10 things to know for voting in the spring election

MADISON, Wis. (WBAY) - In-person voting for Wisconsin's presidential primary election will go on as scheduled Tuesday after the Wisconsin Supreme Court blocked an executive order by Gov. Tony Evers that would've suspended the election until June.

Photos of one of the barriers, to be used to stop the spread of the coronavirus between poll workers and voters during the April 7 election in Madison. (Source: City of Madison)

The governor says he issued the order out of concerns about people gathering at polling places during the coronavirus outbreak.

The U.S. Supreme Court blocked a District Court's ruling that absentee voting could be extended until April 13. Voters who intend to return their absentee ballot to a clerk's office or polling place must do so by 8 p.m. Tuesday.

If mailing your absentee ballot Tuesday, it must be postmarked April 7 and received by the clerk by 4 p.m. on April 13.

Polls close at 8 p.m.

Results will be released April 13.

The Wisconsin Elections Commission shared 10 things to know about Tuesday's election:

1. Voters with absentee ballots must return them or mail them on Election Day.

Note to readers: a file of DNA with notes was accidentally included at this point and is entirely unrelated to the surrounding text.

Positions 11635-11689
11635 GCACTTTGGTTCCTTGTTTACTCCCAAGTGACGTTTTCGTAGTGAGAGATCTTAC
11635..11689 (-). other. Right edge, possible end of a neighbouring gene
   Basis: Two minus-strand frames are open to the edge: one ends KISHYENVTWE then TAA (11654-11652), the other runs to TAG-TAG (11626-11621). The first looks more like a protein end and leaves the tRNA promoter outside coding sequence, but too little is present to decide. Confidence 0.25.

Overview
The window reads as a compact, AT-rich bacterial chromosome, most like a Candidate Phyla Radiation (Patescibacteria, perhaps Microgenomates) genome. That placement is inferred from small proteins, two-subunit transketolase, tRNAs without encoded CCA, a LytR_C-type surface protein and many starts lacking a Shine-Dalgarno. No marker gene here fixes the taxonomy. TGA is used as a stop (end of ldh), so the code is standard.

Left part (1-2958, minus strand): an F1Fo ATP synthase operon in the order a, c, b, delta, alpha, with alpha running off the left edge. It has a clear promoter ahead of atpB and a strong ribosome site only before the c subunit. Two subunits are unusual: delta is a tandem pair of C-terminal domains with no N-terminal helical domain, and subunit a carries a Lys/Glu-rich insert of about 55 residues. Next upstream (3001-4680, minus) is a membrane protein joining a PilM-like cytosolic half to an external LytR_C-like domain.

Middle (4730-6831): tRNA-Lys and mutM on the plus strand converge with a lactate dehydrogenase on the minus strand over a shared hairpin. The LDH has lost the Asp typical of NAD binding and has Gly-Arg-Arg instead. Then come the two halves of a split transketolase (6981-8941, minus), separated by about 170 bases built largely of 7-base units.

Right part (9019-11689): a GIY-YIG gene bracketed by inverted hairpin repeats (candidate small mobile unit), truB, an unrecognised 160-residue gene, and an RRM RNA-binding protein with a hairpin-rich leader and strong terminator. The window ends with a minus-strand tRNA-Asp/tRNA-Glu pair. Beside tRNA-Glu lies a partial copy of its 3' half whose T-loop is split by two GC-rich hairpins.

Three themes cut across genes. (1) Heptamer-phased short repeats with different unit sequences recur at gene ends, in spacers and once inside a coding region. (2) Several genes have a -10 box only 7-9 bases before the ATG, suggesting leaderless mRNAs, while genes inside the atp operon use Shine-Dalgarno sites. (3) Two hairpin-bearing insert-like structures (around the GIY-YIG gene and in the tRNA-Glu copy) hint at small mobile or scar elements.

2. Because of poll worker shortages, your polling place may have changed due to consolidation. Before heading out to vote, please double-check your polling location at myvote.wi.gov. Click “Find My Polling Place.”

3. Wash your hands before heading to your polling place on Election Day. Hand hygiene is essential for a safe voting experience for everyone at the polls. Also, wash or sanitize your hands again when arriving at your polling place and before voting. A 70% alcohol spray solution will be available at most polling places.

4. Things will look different at your polling place. Social distancing and public health related changes have been made to each polling place for this election.

5. Please be patient when voting at the polls. The public health procedures being used will slow down some parts of the process when you have to interact with poll workers.

6. You may be asked to line up outside your polling place or voting area to ensure only a safe number of voters are in the voting area at one time.

7. Social distancing is essential even at your polling place on Election Day. There will be procedures in place to allow for six feet between voters and poll workers to ensure a safe voting experience for everyone.

8. Please keep your face-to-face interactions brief with both poll workers and other voters. We want to limit the risk for everyone in the process on Election Day.

9. If you are ill and still need to vote on Election Day, curbside voting options are available.

10. If you received an absentee ballot, you can return it at your polling place on Election Day if you have not yet returned it to your municipal clerk’s office.